964 bears sponsored to 640 primary schools by 537 sponsors... Thank You Late Keith Brewer For Donating Albert Murray - Western Front Bear to Murwillumbah Public School - MURWILLUMBAH Air Force, MEPS Class of 1973 (Grade 6) - Our most recent donor - Thank you Thank You Alkira Secondary College For Donating John Murray - Wounded Bear to Alkira Secondary College - Cranbourne North Thank You Three Springs - Arrino Sub branch RSLWA For Donating Thomas Hendy - Flying Corps Bear to Eneabba Primary School - ENEABBA Thank You Herbert River Sub Branch RSL For Donating Thomas Hendy - Flying Corps Bear to Forrest Beach State School - ALLINGHAM Thank You Mt Barker RSL For Donating Bert Jones - Light Horse Bear to Mount Barker South Primary School - MOUNT BARKER Thank You Associate Principal - Roleystone Community College For Donating Andy Miller - Navy Bear to Roleystone Community College - ROLEYSTONE Thank You Lefel For Donating David Cohen - Lone Pine Bear to Biloela State School - BILOELA Thank You Steve Peter For Donating Bert Jones - Light Horse Bear to Magpie Primary School - MAGPIE Thank You Ellis and Paula Brown For Donating Ernest Harvey - Gallipoli Bear to Devonport Primary School - DEVONPORT Thank You Jack and Sam Marland For Donating Bert Jones - Light Horse Bear to St Luke's Anglican School - KALKIE

Captain Murray

The Wounded Bear

Listen to Captain Murray’s Story

Like most officers in the Australian Imperial Force during the Great War I started out as an ordinary private. Getting promoted through the ranks means two things. One is the boss thinks you’ve got leadership skills, which is pretty good. The second thing is not as good. Usually you’re taking over from someone who’s been badly wounded or worse.

Fortunately for me my wound is not too bad, so no one is going to take my job. I’ll be back in the lines in no time. You can tell how many times a bloke has been wounded bad enough to be hospitalised by the stripes on his left sleeve. I’ve just got the one but I’ve seen some fellows with four or five wound stripes. They are either very lucky or very unlucky.

I got my wound when a shell exploded and some shrapnel hit me. It burned like bugger when it bit into my arm but even then I knew I’d be OK. The stretcher bearers taking me to the Aid Post were all smiles and said I scored a “Blighty Wound”. Blighty is the nickname for England and it meant my wound was bad enough to need a month or so in an English hospital but not that bad that I’d have any problems recovering.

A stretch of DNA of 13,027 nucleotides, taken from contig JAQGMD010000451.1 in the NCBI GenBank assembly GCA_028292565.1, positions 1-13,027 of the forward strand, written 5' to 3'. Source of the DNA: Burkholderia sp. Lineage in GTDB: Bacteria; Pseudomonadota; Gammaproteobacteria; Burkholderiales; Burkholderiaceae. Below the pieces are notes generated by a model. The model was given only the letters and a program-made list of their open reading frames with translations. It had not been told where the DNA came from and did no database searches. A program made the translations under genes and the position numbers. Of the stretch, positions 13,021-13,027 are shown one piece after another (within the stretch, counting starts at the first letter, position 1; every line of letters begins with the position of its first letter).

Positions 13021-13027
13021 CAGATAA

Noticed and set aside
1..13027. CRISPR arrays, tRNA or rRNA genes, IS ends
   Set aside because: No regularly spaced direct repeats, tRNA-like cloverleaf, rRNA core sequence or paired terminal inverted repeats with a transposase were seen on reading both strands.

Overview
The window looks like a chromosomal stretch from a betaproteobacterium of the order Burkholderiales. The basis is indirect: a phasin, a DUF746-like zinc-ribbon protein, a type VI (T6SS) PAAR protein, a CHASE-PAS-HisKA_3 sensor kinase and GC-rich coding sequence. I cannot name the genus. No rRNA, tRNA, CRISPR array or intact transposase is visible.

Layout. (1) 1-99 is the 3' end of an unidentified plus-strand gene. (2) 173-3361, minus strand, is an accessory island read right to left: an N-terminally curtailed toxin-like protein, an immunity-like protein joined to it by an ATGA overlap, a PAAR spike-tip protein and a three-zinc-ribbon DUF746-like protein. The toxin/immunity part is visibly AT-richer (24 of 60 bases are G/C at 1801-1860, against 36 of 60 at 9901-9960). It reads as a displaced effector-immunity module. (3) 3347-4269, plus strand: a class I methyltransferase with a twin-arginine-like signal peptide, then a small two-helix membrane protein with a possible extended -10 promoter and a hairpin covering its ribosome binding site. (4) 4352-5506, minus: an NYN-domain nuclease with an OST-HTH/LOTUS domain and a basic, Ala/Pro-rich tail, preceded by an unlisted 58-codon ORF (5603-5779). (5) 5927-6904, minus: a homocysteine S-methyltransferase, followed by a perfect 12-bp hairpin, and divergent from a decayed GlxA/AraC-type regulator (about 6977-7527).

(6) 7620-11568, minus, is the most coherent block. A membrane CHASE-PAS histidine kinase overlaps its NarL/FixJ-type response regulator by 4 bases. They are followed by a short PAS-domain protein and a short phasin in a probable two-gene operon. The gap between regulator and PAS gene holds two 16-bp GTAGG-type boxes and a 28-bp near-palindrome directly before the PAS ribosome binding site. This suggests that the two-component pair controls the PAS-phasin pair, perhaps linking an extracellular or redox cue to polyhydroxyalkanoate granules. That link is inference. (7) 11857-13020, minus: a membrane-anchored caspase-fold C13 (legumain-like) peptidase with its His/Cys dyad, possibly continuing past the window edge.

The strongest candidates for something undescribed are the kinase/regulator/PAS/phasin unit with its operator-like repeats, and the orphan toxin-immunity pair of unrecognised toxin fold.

But not all wounds can be bandaged. I’ve had a lot of men forced out of action because of Shell Shock. This is really terrible. They call it Shell Shock because sometimes the Germans send so many shells into our lines that your nerves come unstuck. Having hundreds of these things exploding around you is the scariest thing you could imagine. No-one knows if it’s because the shells have rattled your brain or some blokes nerves have frayed beyond what you could imagine. Whatever the cause, it can be so bad that some men don’t fully recover, even though we send them to good hospitals in England.

Most of us diggers who enlisted in 1914 thought this war would be a Great Adventure and we’d be home by 1915. But life at Gallipoli; in the trenches of the Western Front; and these modern weapons – like the aeroplanes, tanks and poisonous gases – make it so dangerous that we’ve long got over the romance of war. I’ll be happy to get home with my one wound stripe.

At the end of the war Australia added-up all the men who’d been hospitalised with wounds. They reckon it was around 155,000 but that probably includes blokes who got wounded more than once. They didn’t add-up all the men who were hospitalised with sickness, disease and other injuries. If we did that the number would be much, much higher.